On the far north end of the University’s campus (behind Marist Hall), on a slight knoll now covered with trees stands the former site of Fort Slemmer, a Civil War fort — one of 68 protecting Washington, D.C. from Confederate forces. Established on land seized by the government during the war, Fort Slemmer was built on the highest hill of farmland owned by E.J. Middleton. The fort was named after Lt. Adam Slemmer, a Pennsylvanian who distinguished himself as a defender of Fort Pickens in Florida. It was one of the city’s smaller forts with only four guns that did not see any action during the war. It had a perimeter of only 93 yards, and contained three 32-pound guns and a mounted 8-inch cannon.
When Union forces cleared the trees off of the hill and surrounding area, they could literally see to the Potomac! Their strategy was to issue early warnings and to muster troops as quickly as possible. Fort Slemmer, like the other forts in the Civil War city, was built to defend the Capital from Confederate forces in Virginia and Maryland. All of the forts in the area were located close enough for a runner to deliver a message at the first sight of the enemy. Traces of some earthworks — barely discernible in the undergrowth — are all that remain of the fort today.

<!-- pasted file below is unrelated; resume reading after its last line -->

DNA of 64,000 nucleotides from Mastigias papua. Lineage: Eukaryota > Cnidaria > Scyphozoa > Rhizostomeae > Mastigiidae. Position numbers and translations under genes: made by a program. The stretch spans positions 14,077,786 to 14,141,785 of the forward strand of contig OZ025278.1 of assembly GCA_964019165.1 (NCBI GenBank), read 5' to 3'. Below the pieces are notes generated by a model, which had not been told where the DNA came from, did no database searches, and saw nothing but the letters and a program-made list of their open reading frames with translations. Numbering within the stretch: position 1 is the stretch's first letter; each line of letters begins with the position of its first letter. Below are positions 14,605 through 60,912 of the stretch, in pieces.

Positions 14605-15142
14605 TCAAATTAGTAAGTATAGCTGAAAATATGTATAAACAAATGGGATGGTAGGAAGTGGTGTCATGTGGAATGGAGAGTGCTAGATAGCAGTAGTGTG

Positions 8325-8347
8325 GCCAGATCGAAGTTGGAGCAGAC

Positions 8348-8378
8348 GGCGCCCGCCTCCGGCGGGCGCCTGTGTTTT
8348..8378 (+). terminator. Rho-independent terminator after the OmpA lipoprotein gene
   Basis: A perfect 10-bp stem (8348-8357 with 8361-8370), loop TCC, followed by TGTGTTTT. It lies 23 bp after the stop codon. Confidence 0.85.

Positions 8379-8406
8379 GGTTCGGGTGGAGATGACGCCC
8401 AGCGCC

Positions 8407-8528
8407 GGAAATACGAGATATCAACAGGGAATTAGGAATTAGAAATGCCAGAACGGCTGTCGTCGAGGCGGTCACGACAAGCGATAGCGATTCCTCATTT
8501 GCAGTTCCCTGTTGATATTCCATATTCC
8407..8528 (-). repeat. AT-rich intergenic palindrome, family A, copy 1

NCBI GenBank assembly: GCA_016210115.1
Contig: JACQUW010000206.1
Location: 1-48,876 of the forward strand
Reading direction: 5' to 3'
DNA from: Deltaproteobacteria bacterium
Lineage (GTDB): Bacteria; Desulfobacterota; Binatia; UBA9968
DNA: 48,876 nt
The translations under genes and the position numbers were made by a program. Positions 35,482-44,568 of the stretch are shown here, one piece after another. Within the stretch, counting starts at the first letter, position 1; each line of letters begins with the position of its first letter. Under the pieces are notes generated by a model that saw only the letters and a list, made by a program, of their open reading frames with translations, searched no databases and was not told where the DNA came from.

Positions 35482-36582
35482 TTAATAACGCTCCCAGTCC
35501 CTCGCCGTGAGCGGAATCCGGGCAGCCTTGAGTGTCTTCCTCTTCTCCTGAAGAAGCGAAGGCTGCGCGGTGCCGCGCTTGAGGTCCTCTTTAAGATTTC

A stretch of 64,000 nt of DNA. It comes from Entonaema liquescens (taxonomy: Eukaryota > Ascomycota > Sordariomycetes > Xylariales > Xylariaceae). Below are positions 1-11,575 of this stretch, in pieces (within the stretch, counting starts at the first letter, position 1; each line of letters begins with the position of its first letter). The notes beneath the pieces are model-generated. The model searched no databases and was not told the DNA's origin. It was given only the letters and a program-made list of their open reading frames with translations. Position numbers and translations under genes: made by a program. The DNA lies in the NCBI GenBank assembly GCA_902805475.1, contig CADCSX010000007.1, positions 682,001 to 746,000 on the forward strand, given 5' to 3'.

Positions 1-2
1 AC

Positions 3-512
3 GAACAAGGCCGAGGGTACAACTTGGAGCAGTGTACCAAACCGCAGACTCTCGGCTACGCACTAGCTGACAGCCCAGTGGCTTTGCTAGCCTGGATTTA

Soldiers from several units operated this fort, chief among them the 2nd Pennsylvania Heavy Artillery. Troops here mostly drilled and maintained the camp. Only one of the 68 fortifications around the city actually saw battle during the war, and that was Fort Stevens, two miles away (in what is now the Northwest D.C. neighborhood Brightwood). Relationships between Union forces and landowners were not always harmonious.
Many of the men left the fort in June 1863, when Robert E. Lee's forces invaded their home state of Pennsylvania. They served in Gettysburg anonymously and were deemed deserters on the Fort Slemmer muster rolls.